The Belgian cosmic music group Purfoze was founded in the late seventies by Ruud Rondou and Mark Creemers, Mark De Wit joined them in 1977. Between 1982 and 1989, the band, known for their warm analogue sound, would perform various projects for which they only used analogue synthesizers.
One of them was “Songs of the Earth”, a concept initiated by Ruud Rondou and Mark De Wit during 1983 as “slow music”, a kind of dark minimal background music for the theatre play “Gertrud” from Söderberg.
For the outcome, the duo envisioned it had to be dark and slowly changing deep space music with low dynamics, floating music that had a strong atmosphere with repetitive cosmic textures and slow repetitive patterns, demanding no special effort from the spectator/spectator. A kind of wallpaper ambient music.
Ruud and Mark had already played their “slow music” during a live concert in the Planetarium of Brussels in 1983, so the music for “Gertrud” was in fact one step further in this evolution.
“Songs of the Earth” contains five tracks of deep space music without compromises, offering soft waves of synthesized textures and soundscapes, meandering forth in a minimalist, hypnotizing style. This is spacious and hypnotizing ambient music in an Eno-esque style, best to be listened to and absorbed in the night time or with your eyes closed, played a low volume.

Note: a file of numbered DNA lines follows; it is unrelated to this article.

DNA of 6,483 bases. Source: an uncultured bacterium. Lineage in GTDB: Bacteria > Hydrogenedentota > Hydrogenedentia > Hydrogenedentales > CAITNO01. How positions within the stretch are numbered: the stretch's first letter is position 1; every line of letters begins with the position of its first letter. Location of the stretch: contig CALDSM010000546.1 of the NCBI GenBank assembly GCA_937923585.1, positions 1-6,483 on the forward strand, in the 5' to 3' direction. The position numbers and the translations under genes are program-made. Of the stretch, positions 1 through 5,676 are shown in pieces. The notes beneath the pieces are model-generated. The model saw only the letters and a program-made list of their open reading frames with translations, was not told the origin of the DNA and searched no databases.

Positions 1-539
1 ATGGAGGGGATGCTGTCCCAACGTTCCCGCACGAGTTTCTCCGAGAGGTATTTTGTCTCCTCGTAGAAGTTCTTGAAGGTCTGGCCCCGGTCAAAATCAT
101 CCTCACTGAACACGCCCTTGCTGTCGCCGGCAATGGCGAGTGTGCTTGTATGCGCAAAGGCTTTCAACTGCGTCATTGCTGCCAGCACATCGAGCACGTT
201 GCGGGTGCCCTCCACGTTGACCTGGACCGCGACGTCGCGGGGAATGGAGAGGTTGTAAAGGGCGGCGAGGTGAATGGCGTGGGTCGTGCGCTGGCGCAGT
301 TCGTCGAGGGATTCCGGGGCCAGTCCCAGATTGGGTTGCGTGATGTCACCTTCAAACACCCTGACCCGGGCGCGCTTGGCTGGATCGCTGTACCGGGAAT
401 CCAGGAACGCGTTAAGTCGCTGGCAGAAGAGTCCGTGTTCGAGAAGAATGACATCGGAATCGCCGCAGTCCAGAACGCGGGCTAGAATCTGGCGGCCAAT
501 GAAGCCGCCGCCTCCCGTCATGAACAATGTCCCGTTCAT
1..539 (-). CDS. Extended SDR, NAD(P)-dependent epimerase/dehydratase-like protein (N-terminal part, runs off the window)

Although radio programs dedicated to electronic music (such as “Muziek uit de Kosmos” or “Kaleidofoon”) no longer existed, Purfoze received enthusiastic reactions back 1984 on their release, especially from Frits Couwenberg, who published the Dutch EM-fanzine KLEM.
After “Songs of the Earth”, Mark and Ruud composed new music in the course of 1985 that sounded even darker. They called it “Sterrenstukken/Songs of the Stars”, and can be regarded a perfect sequel of “Songs of the Earth”. It would become their last studio project, although the duo would perform a few more live concerts.
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